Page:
Heart Rate Training Zones

By USA Triathlon Coach Ken Johnson

Most training plans are based on Intensity. Intensity is described by five training zones, Zone 1 to Zone 5. Many triathlon training plans divide the top zone in three: Zone 5a, 5b, and 5c. Athletes can use these zones to "tune" each workout for the best results.

The zones are set based on percentages of generally one of three values:

Of these, Lactate Threshold has been shown to be one of the best predictors of endurance performance. Lactate threshold is the point at which your body can no longer get rid of the lactic acid produced by your muscles, and it starts to accumulate in the blood. This lactate threshold is closely correlated with heart rate and breathing rate.

VO2 Max represents the maximum amount of oxygen that can be used by the muscles during a specified period. Your base VO2 Max is genetically determined, but you can increase it by training. Maximum heart rate is, well, maximum heart rate.

Measuring lactate threshold require a medical test while on a treadmill or stationary bike. It can also be estimated based on very specific "field tests" on the bike or run. However, since there is the correlation to heart rate, which is easier to estimate, we most often talk about heart rate zones.

Note: Heart Rate Zone values are based on running. For each zone, subtract 10 beats per minute for biking and 10-15 beats per minute for swimming.

Zone 1: Recovery
Also known as: Overdistance
Intensity: Very Low
% Lactate Threshold: 65%-84%
% VO2 Max: 55%-65%
% Max Heart Rate: 60%-70%
RPE Scale: 6-9

Used for: These are the easiest workouts, used to promote recovery after harder workouts. It is also generally the intensity level used during the recovery period of interval work and long slow distance (LSD) runs.
Zone 2: Endurance
Also known as: Extensive Endurance
Intensity: Moderate
% Lactate Threshold: 85%-91%
% VO2 Max: 66%-75%
% Max Heart Rate: 71%-75%
RPE Scale: 10-12

Used for: Used for long, endurance workouts and easy speed workout; builds and maintains aerobic endurance.
Zone 3: Lactate Threshold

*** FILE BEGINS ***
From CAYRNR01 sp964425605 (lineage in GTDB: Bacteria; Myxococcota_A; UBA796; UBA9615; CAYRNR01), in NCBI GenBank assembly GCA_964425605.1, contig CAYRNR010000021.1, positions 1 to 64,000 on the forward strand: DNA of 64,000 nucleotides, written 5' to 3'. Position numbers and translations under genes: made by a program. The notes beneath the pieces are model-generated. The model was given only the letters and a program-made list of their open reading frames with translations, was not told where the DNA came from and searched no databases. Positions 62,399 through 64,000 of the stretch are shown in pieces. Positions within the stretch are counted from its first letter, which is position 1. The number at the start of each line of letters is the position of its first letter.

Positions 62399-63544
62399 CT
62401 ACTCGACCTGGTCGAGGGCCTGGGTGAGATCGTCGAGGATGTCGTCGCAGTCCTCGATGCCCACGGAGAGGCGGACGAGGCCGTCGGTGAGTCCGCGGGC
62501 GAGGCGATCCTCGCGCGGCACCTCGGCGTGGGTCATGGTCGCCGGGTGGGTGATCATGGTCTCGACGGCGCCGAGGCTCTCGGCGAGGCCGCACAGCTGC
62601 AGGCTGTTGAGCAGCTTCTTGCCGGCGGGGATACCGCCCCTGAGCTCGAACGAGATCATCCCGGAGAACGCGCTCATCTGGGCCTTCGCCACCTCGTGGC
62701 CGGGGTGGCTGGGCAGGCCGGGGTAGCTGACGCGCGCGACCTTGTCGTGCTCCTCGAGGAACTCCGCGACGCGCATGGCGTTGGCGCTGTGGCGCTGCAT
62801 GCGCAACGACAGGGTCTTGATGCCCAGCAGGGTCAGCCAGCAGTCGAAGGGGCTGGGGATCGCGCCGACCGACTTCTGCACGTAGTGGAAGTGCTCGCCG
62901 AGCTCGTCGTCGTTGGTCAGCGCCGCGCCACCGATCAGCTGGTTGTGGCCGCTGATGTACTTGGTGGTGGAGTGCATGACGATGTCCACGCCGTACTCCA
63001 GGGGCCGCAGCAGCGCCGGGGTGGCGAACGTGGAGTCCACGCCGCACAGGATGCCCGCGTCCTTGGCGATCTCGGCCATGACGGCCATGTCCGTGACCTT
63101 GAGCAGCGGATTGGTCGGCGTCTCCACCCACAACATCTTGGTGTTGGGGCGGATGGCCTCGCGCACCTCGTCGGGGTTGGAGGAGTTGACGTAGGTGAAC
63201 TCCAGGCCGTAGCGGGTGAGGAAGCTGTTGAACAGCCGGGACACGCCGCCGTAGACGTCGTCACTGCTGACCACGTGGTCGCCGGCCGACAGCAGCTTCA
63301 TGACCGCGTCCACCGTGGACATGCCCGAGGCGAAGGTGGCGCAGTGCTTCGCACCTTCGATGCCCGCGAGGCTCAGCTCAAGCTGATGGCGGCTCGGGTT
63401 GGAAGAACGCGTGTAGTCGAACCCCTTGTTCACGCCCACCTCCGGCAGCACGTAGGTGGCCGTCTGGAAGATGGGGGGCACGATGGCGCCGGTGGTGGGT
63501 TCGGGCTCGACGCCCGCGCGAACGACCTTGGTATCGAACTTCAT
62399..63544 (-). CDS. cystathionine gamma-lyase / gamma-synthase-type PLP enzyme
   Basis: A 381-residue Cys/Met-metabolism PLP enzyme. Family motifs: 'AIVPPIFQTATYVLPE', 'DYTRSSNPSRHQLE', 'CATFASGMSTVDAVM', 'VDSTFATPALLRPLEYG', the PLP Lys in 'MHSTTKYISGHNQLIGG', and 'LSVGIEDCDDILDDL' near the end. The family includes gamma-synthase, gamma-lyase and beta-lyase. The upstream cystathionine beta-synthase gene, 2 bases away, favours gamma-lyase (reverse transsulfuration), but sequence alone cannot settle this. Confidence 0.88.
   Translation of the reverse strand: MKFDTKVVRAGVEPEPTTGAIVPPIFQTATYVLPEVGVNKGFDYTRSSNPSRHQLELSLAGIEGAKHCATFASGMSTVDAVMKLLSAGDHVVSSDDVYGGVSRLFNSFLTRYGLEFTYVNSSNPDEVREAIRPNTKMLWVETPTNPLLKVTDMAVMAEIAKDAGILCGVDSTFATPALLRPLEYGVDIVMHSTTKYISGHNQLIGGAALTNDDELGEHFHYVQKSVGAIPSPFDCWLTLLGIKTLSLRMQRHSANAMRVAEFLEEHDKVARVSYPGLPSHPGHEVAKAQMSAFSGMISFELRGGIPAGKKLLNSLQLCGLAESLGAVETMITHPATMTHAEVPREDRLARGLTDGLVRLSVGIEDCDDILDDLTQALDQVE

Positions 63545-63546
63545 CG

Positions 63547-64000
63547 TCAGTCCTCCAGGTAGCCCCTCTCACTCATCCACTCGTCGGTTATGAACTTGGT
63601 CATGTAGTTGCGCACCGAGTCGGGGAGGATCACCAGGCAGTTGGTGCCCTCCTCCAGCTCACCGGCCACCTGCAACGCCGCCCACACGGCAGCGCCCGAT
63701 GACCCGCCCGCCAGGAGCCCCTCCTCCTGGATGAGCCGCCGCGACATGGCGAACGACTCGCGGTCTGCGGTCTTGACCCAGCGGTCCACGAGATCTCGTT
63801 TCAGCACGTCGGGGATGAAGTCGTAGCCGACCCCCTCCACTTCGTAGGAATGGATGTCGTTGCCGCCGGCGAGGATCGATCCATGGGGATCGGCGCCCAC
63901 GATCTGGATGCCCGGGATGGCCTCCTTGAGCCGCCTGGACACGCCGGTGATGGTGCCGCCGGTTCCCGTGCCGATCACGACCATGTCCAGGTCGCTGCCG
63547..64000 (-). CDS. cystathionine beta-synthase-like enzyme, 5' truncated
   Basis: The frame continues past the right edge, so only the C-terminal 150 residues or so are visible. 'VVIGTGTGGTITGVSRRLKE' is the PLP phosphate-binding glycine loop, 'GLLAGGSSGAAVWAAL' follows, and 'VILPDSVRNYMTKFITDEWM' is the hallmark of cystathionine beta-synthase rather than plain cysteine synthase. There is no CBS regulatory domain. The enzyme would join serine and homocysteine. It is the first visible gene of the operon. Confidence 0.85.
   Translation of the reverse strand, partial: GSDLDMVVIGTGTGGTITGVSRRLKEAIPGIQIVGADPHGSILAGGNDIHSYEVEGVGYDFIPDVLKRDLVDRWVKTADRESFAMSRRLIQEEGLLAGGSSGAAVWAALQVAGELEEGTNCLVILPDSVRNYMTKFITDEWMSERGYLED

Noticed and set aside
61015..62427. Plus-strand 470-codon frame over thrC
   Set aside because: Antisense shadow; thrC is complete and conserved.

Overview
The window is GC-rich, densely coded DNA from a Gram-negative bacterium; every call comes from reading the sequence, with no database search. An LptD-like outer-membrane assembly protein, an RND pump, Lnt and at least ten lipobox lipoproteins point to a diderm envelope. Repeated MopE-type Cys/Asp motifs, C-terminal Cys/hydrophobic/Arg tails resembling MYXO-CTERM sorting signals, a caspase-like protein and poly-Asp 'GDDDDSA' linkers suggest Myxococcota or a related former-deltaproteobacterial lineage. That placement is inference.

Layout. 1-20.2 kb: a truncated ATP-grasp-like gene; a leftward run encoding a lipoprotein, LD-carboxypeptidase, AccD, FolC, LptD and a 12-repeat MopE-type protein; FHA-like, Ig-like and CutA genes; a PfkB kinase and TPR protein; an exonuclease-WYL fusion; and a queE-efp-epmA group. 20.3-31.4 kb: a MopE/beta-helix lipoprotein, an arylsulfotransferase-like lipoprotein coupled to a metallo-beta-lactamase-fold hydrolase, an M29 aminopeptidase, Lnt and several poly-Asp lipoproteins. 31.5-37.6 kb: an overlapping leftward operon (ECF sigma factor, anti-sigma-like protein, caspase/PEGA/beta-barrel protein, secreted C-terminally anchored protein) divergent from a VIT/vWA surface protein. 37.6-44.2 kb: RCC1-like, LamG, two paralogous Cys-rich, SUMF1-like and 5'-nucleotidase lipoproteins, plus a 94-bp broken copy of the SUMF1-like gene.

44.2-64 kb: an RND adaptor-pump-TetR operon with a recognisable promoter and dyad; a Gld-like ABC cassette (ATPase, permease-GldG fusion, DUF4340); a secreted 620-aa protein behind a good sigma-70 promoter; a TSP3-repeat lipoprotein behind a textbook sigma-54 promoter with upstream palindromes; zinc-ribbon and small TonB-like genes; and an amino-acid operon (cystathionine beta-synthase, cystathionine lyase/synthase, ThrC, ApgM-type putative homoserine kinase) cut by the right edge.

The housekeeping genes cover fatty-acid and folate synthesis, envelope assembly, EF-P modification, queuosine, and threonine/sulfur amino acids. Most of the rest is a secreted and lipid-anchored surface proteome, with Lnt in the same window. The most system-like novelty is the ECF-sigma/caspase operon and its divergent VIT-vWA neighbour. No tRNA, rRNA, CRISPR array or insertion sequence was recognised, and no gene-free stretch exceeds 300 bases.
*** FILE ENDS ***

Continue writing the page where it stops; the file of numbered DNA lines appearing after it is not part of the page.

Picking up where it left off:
Also known as: Intensive Endurance
Intensity: Moderate Plus
% Lactate Threshold: 92%-95%
% VO2 Max: 76%-80%
% Max Heart Rate: 76%-80%
RPE Scale: 13-14

Used for: Used for Tempo workouts, training in Zone 3 is usually done in the preparation and base phases. Generally, in the later phases you want to bump up to Zone 4.
Zone 4: VO2 Max Intervals
Also known as: Anaerobic Threshold, Race/Pace
Intensity: Race/Pace
% Lactate Threshold: 96%-100%
% VO2 Max: 81%-90%
% Max Heart Rate: 81%-90%
RPE Scale: 15-16

Used for: Intervals, hill work, and tempo work. Intervals in this zone generally have work-to-rest ratio of 3:1 or 4:1. Training at or slightly below your Lactate Threshold (a.k.a. Anaerobic Threshold) helps your body lean to "recycle" the lactic acid during high intensity work.
Zone 5a: Threshold Endurance
Also known as: Superthreshold
% Lactate Threshold: 100%-102%
% VO2 Max: 91%-93%
% Max Heart Rate: 91%-93%
RPE Scale: 17

Used for: Intervals, hill work, and tempo work; typically used after some Zone 4 time has already been done. Zone 5 workouts are very short because it is difficult to maintain this level for any length of time.
Zone 5b: Anaerobic Endurance
Also known as: Speed Endurance
% Lactate Threshold: 103%-105%
% VO2 Max: 94%-98%
% Max Heart Rate: 94%-98%
RPE Scale: 18-19

Used for: Intervals and hill work to improve anaerobic endurance. Intervals in this zone generally have work-to-rest ratio of 1:1, for example, a 20 second sprint followed by 20 seconds of easy recovery (Zone 1).
Zone 5c: Anaerobic Capacity
Also known as: Power
% Lactate Threshold: 106%+
% VO2 Max: 98%-100%
% Max Heart Rate: 98%-100%
RPE Scale: 20

Used for: Short-term Sprinting. Intervals in this zone have a work to rest ratio of 1:2 or more.

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